Which Countries Will Be Underwater Due To Climate Change?

This episode of Dnews was proudly made possible the all-new 2015 Subaru Legacy – it’s not just a sedan, it’s a Subaru. Sea levels are rising, but which countries are most at risk? We’ve got a detailed report, and the results might just include you. — Hey guys, Tara here for Dnews – and there has been a lot of talk lately on the subject of climate change. Last week, the UN hosted their climate summit in New York City, to establish a plan for reducing carbon emissions. It’s a hefty topic, with a lot of political discussions surrounding it – but one of the discussions you don’t often hear, is how climate change will actually affect people in different countries around the world. Fortunately, ClimateCentral.org just published an analysis of exactly that. It offers a country-by-country estimate of populations that are most at risk for regular flooding, based on a new set of sea-level data more comprehensive than ever before.

Regular flooding in this case, is defined by a flood at least once every 3 years. So who’s at most risk? Take a look at this chart from the New York Times, based on this data. Each box represents a coastal country. The bigger the box, the higher percentage of that country’s population who will be exposed to regular flooding by the year 2100. If global carbon emissions continue on their current trend, that amounts to 2.6% of the world’s population, or 177 million people. But there are other options in this chart, to account for more conservative and liberal estimates. At minimum, even with extremely rigorous cuts to global emissions and oceans that are far less sensitive to climate change than we expect, 1.9% of the population of coastal countries would still be affected by flooding. And at worst, that figure would rise to 3.1%. If you go by the expected estimate of 177 million, though, 50 million of those people live in China.

That’s the most out of any country, and yet China continues to be the world’s largest producer of carbon emissions. Interestingly, the US – also one of the world’s largest carbon emitters per capita – only ranks #34 on the list, right between India and Madagascar. Notice that 8 of the top 10 countries most at risk are in Asia. Yet if you consider the amount of residents, The Netherlands actually ranks highest, per capita. 40% of their population would be at risk from regular flooding. But because they possess the world’s most advanced levee system, their practical risk is actually quite low. Even with all this data, – there’s still a good chance we’re underestimating the risks. The US, for example, has much more detailed elevation data than most other countries, so when the group used that data to create their estimates, they actually found their projections for the US were much too conservative. Assuming other countries had access to similar data, then the global estimates could increase dramatically, from 177 million up to 500 million.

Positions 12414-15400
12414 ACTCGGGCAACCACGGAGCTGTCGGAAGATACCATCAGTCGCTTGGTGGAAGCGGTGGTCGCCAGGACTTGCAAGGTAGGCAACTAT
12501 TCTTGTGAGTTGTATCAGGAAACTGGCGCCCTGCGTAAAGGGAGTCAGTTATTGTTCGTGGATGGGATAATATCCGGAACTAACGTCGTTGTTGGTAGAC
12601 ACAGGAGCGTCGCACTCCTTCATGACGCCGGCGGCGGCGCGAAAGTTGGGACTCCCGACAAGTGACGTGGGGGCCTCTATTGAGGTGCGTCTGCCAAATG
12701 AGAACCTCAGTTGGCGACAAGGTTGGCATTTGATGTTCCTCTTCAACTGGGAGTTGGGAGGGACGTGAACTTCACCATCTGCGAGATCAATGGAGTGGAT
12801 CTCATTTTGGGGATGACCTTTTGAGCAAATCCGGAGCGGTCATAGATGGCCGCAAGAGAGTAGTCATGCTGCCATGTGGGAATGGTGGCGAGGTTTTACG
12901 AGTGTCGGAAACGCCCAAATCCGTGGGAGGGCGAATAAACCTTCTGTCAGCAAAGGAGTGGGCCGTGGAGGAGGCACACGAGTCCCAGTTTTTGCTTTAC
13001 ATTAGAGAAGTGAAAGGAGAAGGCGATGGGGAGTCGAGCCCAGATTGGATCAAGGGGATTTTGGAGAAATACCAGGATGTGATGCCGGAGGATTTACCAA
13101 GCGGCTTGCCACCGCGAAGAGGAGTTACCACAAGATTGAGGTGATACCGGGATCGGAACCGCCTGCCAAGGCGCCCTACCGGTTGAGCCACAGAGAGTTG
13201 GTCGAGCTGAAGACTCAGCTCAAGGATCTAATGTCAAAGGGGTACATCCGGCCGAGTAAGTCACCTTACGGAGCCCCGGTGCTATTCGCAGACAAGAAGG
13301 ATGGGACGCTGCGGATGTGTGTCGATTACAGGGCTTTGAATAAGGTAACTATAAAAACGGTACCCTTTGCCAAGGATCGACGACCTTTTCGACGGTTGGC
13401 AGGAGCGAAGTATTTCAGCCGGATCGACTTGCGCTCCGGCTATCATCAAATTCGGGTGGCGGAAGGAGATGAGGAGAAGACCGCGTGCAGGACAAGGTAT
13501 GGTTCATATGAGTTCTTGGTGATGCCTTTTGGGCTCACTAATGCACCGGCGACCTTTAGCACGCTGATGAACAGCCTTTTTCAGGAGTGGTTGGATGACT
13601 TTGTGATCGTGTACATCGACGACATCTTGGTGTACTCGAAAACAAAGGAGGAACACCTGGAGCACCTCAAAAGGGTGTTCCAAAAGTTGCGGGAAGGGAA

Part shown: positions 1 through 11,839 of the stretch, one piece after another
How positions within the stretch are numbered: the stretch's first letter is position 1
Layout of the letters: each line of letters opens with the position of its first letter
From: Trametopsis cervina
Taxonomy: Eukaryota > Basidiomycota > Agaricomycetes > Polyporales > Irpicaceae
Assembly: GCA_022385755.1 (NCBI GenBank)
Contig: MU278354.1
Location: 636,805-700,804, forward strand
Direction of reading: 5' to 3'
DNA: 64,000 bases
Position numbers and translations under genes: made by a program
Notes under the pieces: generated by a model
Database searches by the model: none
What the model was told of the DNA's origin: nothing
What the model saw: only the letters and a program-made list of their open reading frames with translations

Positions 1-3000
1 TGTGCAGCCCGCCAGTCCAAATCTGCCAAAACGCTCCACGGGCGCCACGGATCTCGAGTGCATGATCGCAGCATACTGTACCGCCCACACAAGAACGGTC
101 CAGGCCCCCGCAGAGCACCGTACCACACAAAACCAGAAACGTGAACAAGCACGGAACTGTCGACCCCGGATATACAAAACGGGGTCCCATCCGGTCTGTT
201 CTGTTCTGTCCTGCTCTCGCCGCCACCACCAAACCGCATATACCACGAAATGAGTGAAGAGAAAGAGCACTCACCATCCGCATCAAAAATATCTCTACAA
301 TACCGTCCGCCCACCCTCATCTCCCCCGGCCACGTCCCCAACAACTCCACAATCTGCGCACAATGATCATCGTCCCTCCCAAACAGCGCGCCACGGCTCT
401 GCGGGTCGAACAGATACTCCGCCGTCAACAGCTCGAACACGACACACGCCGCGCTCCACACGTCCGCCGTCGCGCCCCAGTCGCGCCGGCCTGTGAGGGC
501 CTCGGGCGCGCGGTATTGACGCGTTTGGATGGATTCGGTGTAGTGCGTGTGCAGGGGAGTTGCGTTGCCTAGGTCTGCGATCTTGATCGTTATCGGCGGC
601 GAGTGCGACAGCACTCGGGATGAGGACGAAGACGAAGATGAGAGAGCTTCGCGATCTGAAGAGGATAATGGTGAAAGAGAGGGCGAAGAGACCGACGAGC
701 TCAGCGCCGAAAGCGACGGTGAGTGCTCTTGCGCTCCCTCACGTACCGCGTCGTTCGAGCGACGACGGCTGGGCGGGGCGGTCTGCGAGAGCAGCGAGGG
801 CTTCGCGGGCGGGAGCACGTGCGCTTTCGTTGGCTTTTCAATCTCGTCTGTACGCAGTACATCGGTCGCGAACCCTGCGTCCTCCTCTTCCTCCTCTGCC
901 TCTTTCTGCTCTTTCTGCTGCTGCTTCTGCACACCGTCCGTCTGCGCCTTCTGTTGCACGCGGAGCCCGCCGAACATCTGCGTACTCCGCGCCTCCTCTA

Of course it’s important to remember that these are just estimates. There’s a lot of uncertainty surrounding climate change, and its pace can vary from decade to decade, especially as governments start to wisen up – and change their policies accordingly. [YOUTUBE/TESTTUBE] And speaking of wisening up, if you haven’t heard yet – our resident tech expert and Subaru owner Patrick Norton has teamed up with Subaru once again, for a series of extreme challenges. If you head over to revision3.com/subaru, you can see videos of Patrick running the all-new 2015 Subaru Legacy through a parking lot-themed obstacle course, a daring race against a remote-controlled car, and much much more. Again, that’s revision3.com/subaru. And in the meantime, let us know in the comments below – if this latest climate report, is something you guys are concerned about. That’s it for me, but as always – thank you guys for watching!.